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  #1  
Old 04-25-2012, 11:27 PM
playmen playmen is offline
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Colt .380 Mustang Pocketlite new vs. old version




I own the old version of the Colt .380 Mustang Pocketlite. Colt recently announced a new/updated version of this handgun (http://www.coltsmfg.com/Catalog/Colt...ocketlite.aspx). Does anyone have any experience with both the old and new versions? Are they basically the same? In the various reviews online, Colt claims that the new version is improved with more precise manufacturing.

For me everything boils down to this - should I upgrade to the new version or keep my old gun which is performing great btw?
I have the feeling that I can get more $ for my old Mustang Pocketlite, buy the new (and better?) version and have some cash to burn on the range.

Any thoughts, suggestions, opinions are appreciated (first time poster here).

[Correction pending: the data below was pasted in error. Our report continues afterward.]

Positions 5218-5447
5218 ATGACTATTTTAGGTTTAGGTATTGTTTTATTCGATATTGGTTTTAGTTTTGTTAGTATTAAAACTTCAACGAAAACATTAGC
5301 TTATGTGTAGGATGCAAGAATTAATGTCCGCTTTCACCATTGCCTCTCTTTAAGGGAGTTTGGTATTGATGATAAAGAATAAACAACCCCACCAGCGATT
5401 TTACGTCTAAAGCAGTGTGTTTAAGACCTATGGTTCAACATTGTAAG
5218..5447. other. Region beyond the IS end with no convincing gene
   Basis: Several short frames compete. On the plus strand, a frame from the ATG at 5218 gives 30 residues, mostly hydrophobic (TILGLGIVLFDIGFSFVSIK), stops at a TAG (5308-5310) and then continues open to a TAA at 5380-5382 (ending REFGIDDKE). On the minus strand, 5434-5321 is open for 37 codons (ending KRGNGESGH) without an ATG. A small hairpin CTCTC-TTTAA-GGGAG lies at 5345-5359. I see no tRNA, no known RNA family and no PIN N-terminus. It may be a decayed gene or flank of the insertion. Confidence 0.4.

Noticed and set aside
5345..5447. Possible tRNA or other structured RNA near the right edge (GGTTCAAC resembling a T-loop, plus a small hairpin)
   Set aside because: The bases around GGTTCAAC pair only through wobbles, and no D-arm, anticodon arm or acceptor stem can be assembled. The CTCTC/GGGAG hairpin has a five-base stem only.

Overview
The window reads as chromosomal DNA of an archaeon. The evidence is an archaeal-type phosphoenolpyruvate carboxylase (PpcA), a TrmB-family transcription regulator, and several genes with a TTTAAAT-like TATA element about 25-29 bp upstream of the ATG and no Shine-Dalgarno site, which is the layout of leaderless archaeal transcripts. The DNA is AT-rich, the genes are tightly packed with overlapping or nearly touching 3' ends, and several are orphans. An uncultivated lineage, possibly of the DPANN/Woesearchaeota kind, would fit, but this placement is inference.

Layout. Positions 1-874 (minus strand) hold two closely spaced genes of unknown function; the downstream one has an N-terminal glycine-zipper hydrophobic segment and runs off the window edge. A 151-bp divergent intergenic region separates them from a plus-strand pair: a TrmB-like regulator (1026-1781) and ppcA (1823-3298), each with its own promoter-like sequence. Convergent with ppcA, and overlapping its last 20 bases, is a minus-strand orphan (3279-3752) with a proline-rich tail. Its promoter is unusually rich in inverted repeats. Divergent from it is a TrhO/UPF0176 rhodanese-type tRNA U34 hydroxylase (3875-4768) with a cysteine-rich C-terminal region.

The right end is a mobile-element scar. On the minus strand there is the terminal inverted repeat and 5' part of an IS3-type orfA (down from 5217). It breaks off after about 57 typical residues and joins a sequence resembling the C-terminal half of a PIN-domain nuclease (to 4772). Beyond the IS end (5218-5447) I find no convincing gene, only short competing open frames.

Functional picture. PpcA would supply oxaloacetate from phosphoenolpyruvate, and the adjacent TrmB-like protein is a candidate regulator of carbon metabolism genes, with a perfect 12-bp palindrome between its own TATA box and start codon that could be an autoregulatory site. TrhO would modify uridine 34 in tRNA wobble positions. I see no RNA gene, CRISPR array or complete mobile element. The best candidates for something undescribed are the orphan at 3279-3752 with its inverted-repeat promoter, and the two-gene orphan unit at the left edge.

Thanks!

Last edited by playmen; 04-25-2012 at 11:32 PM.
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  #2  
Old 04-26-2012, 12:42 PM
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dsk dsk is offline
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My understanding is that they are identical except for the trigger now being made of alloy instead of plastic. The issue with the older Colts is that their QC was erratic, but if yours works great then you got one of the better ones, and you should keep it.

BTW I'm moving this to the Colt section since there seems to be more discussion on Mustangs here than in General Discussion.
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Last edited by dsk; 04-26-2012 at 12:44 PM.
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  #3  
Old 04-26-2012, 03:41 PM
playmen playmen is offline
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Thanks, sorry for the wrong thread, I am new here.
I have not experienced any problems, but then again I do not shoot a lot with it.

Btw, I just read your footer line... it kinds of confirms your answer